Since the beginning of the crisis that is hitting us, the Ministry of Education and Higher Education (MEES) has experienced its share of difficulties, let’s face it. The often confused management of the health emergency in primary and secondary schools did not reassure parents, students or the staff working there.
As too often, the college and university networks have been relegated to the back of government priorities. Without anyone really taking the time to measure the extent of such hard work, the professors, lecturers as well as professionals and support staff from our CEGEPs and universities ended the winter session in full swing. crisis, followed up with the summer session and are now providing all the services necessary for the continuation of the fall session, which was greatly affected by the second wave. This, moreover, is not without affecting in many ways the accessibility and transmission of learning and knowledge to the student community.
This summer, the CSN welcomed the appointment of a minister totally dedicated to higher education and the many related issues. […] In the immediate future, Minister McCann must ensure that the additional resources put in place late by her government finally reach the front line, that is to say to the classes and all the personnel necessary to their proper functioning. This is far from being the case at the present time. While some managers take the opportunity to increase the number of students in groups – the latter sometimes reaching 300 people -, on the contrary, we believe that the sums injected should be used to face the crisis in order to reduce the size of these groups and add resources to help students with special needs.
The professors, lecturers and support staff that the CSN represents in the college and university networks must deal with the health constraints imposed by the crisis and are subject to a significant work overload that is neither recognized nor paid. Somehow, they do their best to improvise with virtual tools and quickly adapt their educational content without the management being too affected. With the means at hand, while waiting for help to come.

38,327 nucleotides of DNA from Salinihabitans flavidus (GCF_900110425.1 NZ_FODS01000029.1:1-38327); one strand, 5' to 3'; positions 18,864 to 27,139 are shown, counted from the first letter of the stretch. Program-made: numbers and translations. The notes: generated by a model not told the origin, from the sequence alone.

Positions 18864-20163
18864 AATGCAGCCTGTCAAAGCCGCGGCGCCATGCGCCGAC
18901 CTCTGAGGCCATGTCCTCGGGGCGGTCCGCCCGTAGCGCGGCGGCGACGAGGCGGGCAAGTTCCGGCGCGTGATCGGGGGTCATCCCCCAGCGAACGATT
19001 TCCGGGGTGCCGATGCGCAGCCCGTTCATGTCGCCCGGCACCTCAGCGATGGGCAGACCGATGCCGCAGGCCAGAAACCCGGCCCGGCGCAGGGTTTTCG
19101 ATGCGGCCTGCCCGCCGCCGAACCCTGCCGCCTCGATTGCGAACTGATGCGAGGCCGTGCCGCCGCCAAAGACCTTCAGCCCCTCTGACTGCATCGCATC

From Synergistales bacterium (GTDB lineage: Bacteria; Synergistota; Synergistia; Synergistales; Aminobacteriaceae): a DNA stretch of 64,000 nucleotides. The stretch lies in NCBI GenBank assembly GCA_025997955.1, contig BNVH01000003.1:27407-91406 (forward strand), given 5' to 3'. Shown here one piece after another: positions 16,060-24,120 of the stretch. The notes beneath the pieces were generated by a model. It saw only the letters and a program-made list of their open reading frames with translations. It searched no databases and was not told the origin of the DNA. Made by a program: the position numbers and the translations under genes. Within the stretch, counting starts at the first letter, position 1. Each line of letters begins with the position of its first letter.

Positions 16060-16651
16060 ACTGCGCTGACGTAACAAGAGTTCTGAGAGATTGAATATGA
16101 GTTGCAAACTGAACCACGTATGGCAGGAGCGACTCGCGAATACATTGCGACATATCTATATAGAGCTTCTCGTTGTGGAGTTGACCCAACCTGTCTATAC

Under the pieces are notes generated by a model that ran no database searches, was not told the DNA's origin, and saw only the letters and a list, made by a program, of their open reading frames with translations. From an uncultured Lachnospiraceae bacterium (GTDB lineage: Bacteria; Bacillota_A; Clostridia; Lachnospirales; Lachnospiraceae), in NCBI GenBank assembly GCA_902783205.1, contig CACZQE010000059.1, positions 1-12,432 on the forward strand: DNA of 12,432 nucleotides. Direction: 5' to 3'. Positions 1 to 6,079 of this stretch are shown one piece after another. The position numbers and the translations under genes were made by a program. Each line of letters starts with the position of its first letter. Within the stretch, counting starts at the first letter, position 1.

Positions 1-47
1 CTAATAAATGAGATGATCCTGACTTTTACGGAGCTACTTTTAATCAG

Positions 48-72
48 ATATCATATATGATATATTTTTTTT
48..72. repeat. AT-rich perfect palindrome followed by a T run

But there is also one thing that they keep repeating: it would be more than ill advised to use the current health context to excessively continue the frenzy of distance training which seems to have reached the MEES and too many establishments. higher education.
Long before the coronavirus epidemic, the establishment of an eCampus (which aims to centralize all the online courses offered by CEGEPs and universities) already raised the risk of seeing a decrease in enrollments in certain establishments and of accentuate equity issues between them.
Some universities in large cities are already much better equipped than others on a digital level and could emerge as winners in this enrollment race that we have been denouncing for several years. At the college level, the offer of distance learning courses could lead some students to enroll in institutions in large cities rather than in their region of origin, thus jeopardizing the very existence of some institutions. When we know the essential role of places of higher education, true structuring poles of the regions of Quebec, there is reason to be concerned.
The growth in distance education offers, the competition between establishments thus caused and the commercial logic underlying the projects of certain rectors, directors and other managers are of great concern to us. How to ensure the coherence of the development of distance education if the CEGEPs remain free to collaborate or not, as is the case at the moment? How to avoid standardization of university training content when the funding method is fundamentally based on the number of registrations, which is itself increasingly linked to the ability of universities to rise in the ranking of the digital offer ?
If the college and university networks can already take away one thing from this pandemic, it is that distance education cannot readily substitute for in-person education – and that it certainly cannot respond to the full extent. the needs that our higher education institutions meet.
[…] Under no circumstances should the current crisis be used as a pretext to plunge head first into this headlong rush that is the current development of distance education offers.